war crimes in Ukraine

The Tribunal for Putin (T4P) global initiative was set up in response to the all-out war launched by Russia against Ukraine in February 2022.

Being Ukrainian is not a crime: Free Yury Yatsenko!

Halya Coynash
A Russian court is due to hear the appeal on Monday against the two-year sentence passed on 25-year-old Yury Yatsenko. The young law student was first detained just before Crimean political prisoners Oleg Sentsov and Oleksandr Kolchenko, and was almost certainly sentenced to 2 years in a low security prison colony because he’s Ukrainian.

A Russian court has postponed until April 29 the appeal hearing due on Monday against the two-year sentence passed on 24-year-old Yury Yatsenko. The young law student was first detained just before Crimean political prisoners Oleg Sentsov and Oleksandr Kolchenko, and was almost certainly sentenced to 2 years in a low security prison colony for being Ukrainian.n. 

Yatsenko was detained in the Kursk region on May 6, 2014, together with Bohdan Yarychevsky, a recent law graduate from Lviv.  They were originally stopped by police in the Kursk oblast to check their identity.  One of the officials had clearly watched too much Russian propaganda and on seeing the young men’s Lviv registration called Lviv a “fascist city” and contacted Russia’s FSB [Security Service].  

It should be noted that their detention came just before the arrests on fabricated ‘Right Sector terrorist plot’ charges of Crimean film director Oleg Sentsov, civic activist Oleksandr Kolchenko and two other opponents of Russia’s annexation of Crimea.  It is therefore significant that on May 6 and 7 the Kursk officers suggested that Yatsenko and Yarychevsky might be involved in “another sabotage group” like that in Simferopol which was planning to blow up a statue of Lenin.  

If everything points to the four Crimeans as having been chosen for their political opposition for a supposed ‘terrorist plot’, the Kursk officers and soon the FSB appear to have simply reacted to a good opportunity when they came upon Yatsenko and his friend.

They were initially taken into custody because of an irregularity in their papers and on May 8 a court found them guilty of an administrative offence because they’d ticked the box ‘private purpose’ on the border entry form and not ‘tourism’.  They should have been deported immediately, but were instead held in custody for three months, without access to a lawyer or the Ukrainian consul, and without being able to contact their families.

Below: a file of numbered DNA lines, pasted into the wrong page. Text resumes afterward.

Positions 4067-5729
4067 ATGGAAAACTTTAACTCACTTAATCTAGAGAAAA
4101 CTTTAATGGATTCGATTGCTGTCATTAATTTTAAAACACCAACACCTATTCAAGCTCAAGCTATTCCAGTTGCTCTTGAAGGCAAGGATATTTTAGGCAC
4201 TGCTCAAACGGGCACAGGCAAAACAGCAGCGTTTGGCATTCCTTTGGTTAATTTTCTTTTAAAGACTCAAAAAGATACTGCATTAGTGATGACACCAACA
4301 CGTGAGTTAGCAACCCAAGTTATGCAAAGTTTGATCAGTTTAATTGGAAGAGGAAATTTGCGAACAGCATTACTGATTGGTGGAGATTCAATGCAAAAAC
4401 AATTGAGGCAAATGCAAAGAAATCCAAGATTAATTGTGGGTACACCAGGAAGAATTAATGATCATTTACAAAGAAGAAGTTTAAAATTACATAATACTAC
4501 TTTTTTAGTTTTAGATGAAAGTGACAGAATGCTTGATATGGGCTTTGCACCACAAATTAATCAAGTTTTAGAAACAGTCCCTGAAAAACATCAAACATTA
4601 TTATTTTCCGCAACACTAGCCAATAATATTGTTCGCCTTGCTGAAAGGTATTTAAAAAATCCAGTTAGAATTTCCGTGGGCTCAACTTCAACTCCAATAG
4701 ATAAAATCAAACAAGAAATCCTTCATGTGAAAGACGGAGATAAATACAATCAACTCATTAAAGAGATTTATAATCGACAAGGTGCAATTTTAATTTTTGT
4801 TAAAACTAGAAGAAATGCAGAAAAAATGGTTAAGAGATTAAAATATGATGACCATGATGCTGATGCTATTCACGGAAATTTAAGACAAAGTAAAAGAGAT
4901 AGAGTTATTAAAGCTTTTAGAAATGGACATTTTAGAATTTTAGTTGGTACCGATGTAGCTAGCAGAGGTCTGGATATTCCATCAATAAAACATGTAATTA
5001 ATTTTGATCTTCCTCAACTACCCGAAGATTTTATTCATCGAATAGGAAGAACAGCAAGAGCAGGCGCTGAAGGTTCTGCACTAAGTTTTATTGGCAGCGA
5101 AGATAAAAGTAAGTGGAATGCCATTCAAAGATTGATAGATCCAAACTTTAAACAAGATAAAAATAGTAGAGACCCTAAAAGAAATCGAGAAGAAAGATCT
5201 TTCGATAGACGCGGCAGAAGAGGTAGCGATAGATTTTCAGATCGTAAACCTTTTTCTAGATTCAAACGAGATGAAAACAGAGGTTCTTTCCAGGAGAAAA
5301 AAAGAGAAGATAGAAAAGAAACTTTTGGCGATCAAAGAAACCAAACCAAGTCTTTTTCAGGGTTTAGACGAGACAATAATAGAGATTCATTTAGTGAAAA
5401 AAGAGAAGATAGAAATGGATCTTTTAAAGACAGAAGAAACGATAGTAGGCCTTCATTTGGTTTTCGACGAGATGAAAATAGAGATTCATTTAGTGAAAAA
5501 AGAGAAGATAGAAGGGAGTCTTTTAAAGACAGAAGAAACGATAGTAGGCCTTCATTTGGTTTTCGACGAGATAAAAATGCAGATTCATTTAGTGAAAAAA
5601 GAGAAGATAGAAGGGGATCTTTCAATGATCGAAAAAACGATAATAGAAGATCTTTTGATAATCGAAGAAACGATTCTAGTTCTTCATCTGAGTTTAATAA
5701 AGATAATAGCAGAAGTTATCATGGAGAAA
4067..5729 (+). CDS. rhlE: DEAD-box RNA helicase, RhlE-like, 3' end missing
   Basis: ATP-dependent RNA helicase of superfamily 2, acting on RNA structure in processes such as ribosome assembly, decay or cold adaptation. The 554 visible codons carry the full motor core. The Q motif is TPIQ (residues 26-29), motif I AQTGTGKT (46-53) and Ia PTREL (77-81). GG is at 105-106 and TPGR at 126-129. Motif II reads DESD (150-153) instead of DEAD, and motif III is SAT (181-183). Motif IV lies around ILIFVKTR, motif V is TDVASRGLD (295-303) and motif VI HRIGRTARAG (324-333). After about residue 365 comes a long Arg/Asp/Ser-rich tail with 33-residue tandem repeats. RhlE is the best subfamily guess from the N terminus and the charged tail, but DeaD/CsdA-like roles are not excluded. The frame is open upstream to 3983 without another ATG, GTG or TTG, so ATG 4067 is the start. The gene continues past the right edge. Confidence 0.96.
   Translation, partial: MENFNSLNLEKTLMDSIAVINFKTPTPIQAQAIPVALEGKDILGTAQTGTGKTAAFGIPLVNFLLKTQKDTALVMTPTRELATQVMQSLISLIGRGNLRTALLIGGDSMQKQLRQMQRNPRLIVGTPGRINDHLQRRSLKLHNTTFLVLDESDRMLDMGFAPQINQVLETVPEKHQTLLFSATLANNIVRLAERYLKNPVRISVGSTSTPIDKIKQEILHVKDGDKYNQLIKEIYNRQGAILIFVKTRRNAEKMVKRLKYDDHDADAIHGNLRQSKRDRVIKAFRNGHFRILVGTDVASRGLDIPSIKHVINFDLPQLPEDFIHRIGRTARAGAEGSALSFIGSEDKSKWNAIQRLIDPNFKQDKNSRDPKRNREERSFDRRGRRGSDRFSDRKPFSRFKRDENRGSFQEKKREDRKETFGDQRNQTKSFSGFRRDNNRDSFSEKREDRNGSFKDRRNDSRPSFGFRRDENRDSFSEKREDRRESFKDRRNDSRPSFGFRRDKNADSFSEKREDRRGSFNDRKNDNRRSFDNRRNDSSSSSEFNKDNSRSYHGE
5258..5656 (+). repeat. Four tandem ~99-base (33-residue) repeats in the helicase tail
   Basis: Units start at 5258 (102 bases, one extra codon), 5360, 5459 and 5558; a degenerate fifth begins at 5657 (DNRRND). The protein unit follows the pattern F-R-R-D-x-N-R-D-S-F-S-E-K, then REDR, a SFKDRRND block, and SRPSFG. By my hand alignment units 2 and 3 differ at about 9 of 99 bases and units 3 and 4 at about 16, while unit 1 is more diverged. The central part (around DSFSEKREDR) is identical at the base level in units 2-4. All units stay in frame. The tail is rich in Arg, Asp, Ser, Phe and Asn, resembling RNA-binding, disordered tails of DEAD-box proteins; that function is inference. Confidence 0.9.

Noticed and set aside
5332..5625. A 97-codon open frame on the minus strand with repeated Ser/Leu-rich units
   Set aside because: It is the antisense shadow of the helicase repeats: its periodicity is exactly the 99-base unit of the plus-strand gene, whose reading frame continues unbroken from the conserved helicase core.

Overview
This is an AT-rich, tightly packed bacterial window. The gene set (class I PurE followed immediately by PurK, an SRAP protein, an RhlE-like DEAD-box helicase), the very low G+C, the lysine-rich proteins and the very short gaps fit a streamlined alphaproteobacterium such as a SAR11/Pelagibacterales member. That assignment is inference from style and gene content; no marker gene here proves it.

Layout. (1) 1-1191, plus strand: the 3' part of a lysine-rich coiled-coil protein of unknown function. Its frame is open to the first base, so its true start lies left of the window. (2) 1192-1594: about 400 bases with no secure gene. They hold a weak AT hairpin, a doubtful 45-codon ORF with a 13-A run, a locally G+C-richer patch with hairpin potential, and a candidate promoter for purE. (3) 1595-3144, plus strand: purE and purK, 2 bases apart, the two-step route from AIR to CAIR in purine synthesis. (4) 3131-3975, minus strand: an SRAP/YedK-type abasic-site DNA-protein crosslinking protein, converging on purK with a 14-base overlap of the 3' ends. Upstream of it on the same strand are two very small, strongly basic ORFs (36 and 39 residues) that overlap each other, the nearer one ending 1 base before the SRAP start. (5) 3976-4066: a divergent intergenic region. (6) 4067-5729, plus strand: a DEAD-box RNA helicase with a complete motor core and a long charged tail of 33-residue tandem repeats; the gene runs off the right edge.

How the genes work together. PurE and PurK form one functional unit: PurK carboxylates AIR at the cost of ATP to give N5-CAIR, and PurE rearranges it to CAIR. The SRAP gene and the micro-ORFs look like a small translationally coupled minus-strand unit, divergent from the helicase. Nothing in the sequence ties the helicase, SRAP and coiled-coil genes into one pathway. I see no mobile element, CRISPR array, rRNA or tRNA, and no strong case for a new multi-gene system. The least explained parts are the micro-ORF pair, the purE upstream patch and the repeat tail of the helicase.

Throughout those months the FSB subjected them to a specific form of ‘interrogation’.  This entailed trying to beat ‘confessions’ out of the young men about supposed plans for some kind of ‘sabotage’ in Russia.  They wanted them to claim that they had been sent by the SBU [Ukraine’s Security Service] or by Right Sector, the national organization whose influence Russia has consistently exaggerated and demonized. The FSB also demanded that they publicly state that a military junta had taken over in Ukraine and to ask for political asylum. 

These reports are eerily close to those by both Sentsov and Kolchenko.  As reported, the other two men did ‘confess’ and agreed to ‘cooperate’ with the investigators in order to get shorter sentences – in return, unfortunately, for giving testimony against the others. 

Like Sentsov and Kolchenko, neither Yatsenko nor Yarychevsky was prepared to provide the lies demanded by the FSB.  After Yatsenko was taken to a forest and subjected to torture, the two resorted to self-mutilation so that they could get to hospital and contact their families.

It should be noted that Yury Yatsenko’s father, Serhiy, has spent the last half-year in Russia, near where his son is in detention.  He hopes that through his presence he can at least ensure that no further torture trips are tried to put pressure on his son.

Yarychevsky was finally deported in August, but Yatsenko was instead initially charged with possessing and smuggling 40 grams of black hunting powder, then only of possessing it, with the prosecution claiming that this was an explosive with which Yatsenko was planning an act of sabotage.

Yatsenko in fact denies that the powder was his, but even if it was not planted, the amount was pitifully small.  The substance is not in itself illegal and can only have an explosive effect if certain other elements are combined, including a detonator.  This was all confirmed by the explosives expert, however the court took only a part of the assessment ignoring the fact that other components (which were not found) would be required for any explosion.

A criminal charge was manufactured three months or more after the young man was detained over an administrative offence, and does not warrant any scrutiny.  The SBU is understood to have included Yatsenko in a list of prisoners for exchanges with the Kremlin-backed militants, and certainly he seems to fall under the category of ’persons illegally held’ and due to be released under the Minsk Protocol.   It is to be hoped that judges will be found in the court of appeal who can understand that more than being Ukrainian is required to justify a prison sentence. 

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